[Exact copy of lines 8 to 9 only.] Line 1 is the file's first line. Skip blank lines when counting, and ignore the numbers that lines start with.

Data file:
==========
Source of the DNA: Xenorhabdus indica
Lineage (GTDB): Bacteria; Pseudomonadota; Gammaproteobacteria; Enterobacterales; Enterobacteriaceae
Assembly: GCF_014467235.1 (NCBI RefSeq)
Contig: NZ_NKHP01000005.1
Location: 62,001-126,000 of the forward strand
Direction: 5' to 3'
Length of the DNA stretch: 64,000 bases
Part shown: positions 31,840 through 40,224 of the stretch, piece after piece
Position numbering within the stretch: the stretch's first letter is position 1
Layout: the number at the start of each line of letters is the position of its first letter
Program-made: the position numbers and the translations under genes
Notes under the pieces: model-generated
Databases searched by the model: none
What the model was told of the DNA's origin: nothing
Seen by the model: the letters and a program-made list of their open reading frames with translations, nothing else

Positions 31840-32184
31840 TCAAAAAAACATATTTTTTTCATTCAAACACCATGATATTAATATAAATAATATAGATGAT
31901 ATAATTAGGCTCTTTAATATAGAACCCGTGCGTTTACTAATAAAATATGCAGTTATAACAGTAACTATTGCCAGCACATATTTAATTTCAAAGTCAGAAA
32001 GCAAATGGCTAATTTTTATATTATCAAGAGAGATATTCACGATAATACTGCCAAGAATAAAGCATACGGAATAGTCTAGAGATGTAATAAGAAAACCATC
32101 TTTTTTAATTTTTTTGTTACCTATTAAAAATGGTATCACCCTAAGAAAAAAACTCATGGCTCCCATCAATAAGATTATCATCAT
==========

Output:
Part shown: positions 31,840 through 40,224 of the stretch, piece after piece
Position numbering within the stretch: the stretch's first letter is position 1